If orient is "col", the QR factorization supplied may be either full (Q is square) or economized (R is square).
If orient is "row", full factorization is needed.

Loadable Function: [Q1, R1] = qrdelete (Q, R, j, orient)
Given a QR factorization of a real or complex matrix A = Q*R, Q unitary and R upper trapezoidal, return the QR factorization of [A(:,1:j-1) A(:,j+1:n)], i.e., A with one column deleted (if orient is "col"), or the QR factorization of [A(1:j-1,:);A(j+1:n,:)], i.e., A with one row deleted (if orient is "row").
The default value of orient is "col".
If orient is "col", j may be an index vector resulting in the QR factorization of a matrix B such that A(:,j) = [] gives B. Notice that the latter case is done as a sequence of k deletions; thus, for k large enough, it will be both faster and more accurate to recompute the factorization from scratch.
If orient is "col", the QR factorization supplied may be either full (Q is square) or economized (R is square).
If orient is "row", full factorization is needed.

Loadable Function: [Q1, R1] = qrshift (Q, R, i, j)
Given a QR factorization of a real or complex matrix A = Q*R, Q unitary and R upper trapezoidal, return the QR factorization of A(:,p), where p is the permutation p = [1:i-1, shift(i:j, 1), j+1:n] if i < j or p = [1:j-1, shift(j:i,-1), i+1:n] if j < i.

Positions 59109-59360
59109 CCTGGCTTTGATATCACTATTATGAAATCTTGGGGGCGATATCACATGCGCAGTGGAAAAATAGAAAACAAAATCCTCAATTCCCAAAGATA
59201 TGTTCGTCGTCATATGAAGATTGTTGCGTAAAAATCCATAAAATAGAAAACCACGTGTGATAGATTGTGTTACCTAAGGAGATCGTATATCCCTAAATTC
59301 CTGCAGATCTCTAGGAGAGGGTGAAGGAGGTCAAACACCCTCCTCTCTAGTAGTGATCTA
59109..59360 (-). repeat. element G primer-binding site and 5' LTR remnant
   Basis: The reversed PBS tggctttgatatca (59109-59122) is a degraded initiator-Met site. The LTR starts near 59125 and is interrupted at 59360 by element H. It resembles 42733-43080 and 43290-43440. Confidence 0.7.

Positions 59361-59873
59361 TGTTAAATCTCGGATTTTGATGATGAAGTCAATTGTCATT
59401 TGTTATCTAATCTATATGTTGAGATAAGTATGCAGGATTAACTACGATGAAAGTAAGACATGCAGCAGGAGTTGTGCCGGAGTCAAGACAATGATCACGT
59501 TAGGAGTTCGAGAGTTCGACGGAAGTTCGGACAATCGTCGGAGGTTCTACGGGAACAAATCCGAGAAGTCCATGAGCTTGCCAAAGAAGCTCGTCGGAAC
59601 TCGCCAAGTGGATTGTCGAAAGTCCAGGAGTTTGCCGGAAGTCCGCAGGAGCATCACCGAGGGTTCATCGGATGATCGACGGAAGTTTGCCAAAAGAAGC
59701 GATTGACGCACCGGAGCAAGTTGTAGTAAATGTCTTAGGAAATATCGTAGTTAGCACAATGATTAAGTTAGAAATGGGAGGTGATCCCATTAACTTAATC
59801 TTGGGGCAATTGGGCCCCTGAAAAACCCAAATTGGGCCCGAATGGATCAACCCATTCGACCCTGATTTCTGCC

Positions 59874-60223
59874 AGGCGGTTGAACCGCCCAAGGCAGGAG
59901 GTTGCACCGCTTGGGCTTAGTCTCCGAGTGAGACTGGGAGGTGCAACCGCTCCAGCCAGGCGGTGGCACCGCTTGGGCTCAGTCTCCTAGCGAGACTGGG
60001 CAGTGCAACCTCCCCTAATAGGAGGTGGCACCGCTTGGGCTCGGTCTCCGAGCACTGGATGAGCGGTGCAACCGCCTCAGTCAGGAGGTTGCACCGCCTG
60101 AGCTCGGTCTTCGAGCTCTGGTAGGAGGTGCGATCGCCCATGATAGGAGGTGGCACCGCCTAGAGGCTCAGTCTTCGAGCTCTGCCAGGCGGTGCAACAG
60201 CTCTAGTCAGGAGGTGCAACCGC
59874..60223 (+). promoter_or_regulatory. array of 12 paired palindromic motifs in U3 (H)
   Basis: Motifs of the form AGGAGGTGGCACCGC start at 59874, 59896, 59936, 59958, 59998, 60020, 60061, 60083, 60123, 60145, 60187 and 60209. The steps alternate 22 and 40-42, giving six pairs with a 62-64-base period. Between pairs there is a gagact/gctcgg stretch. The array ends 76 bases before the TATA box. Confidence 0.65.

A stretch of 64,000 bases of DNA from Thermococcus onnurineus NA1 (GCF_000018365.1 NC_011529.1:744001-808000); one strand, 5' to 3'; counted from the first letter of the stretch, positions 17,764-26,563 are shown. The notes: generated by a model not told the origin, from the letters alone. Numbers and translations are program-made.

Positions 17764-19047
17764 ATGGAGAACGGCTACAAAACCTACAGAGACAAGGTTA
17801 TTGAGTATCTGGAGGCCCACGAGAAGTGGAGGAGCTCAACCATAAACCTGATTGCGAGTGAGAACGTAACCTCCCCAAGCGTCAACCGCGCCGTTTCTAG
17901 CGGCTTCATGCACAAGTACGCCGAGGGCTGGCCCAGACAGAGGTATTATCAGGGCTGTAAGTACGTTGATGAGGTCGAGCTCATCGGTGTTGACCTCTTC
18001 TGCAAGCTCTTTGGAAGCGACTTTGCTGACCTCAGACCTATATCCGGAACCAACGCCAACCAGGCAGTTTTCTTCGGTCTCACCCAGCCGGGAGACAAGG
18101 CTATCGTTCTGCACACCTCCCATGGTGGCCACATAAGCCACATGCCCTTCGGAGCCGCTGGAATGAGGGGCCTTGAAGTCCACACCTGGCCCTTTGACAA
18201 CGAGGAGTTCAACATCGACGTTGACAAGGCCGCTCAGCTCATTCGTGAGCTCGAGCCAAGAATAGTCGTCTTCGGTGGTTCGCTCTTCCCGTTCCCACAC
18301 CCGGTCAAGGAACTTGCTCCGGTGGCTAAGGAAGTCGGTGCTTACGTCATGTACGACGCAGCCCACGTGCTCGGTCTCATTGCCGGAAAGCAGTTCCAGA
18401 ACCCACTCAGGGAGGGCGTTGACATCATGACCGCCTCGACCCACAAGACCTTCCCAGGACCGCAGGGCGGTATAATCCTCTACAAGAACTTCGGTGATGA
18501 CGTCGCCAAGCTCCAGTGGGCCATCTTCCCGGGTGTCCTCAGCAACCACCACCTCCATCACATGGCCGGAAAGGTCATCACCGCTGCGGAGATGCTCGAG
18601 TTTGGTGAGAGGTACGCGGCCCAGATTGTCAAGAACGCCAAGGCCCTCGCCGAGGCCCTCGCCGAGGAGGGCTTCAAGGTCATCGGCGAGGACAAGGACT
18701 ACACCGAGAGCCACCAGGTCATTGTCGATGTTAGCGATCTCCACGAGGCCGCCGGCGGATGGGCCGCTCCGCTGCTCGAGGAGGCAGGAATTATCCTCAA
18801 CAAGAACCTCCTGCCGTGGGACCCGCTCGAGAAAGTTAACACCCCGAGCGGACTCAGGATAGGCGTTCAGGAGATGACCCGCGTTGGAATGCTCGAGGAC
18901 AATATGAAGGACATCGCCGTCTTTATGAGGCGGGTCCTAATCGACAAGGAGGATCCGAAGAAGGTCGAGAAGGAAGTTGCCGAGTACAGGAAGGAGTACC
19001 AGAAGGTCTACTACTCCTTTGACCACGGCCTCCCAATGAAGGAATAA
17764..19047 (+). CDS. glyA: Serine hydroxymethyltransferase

Pausa 😉
:mrgreen:

Octave – Algebra lineare – V – 101

eclisse

Copio qui, continuando da qui.

Fattorializzazione di matrici – I

Loadable Function: R = chol (A)
Loadable Function: [R, p] = chol (A)
Loadable Function: [R, p, Q] = chol (S)
Loadable Function: [R, p, Q] = chol (S, "vector")
Loadable Function: [L, ...] = chol (..., "lower")
Loadable Function: [L, ...] = chol (..., "upper")

Compute the Cholesky factor, R, of the symmetric positive definite matrix A.
The Cholesky factor is defined by R' * R = A.
Called with one output argument chol fails if A or S is not positive definite. With two or more output arguments p flags whether the matrix was positive definite and chol does not fail. A zero value indicated that the matrix was positive definite and the R gives the factorization, and p will have a positive value otherwise.
If called with 3 outputs then a sparsity preserving row/column permutation is applied to A prior to the factorization. That is R is the factorization of A(Q, Q) such that R' * R = Q' * A * Q.
The sparsity preserving permutation is generally returned as a matrix. However, given the flag "vector", Q will be returned as a vector such that R' * R = A(Q, Q).
Called with either a sparse or full matrix and using the "lower" flag, chol returns the lower triangular factorization such that L * L' = A.
For full matrices, if the "lower" flag is set only the lower triangular part of the matrix is used for the factorization, otherwise the upper triangular part is used.
In general the lower triangular factorization is significantly faster for sparse matrices.

o570

Loadable Function: cholinv (A)
Compute the inverse of the symmetric positive definite matrix A using the Cholesky factorization.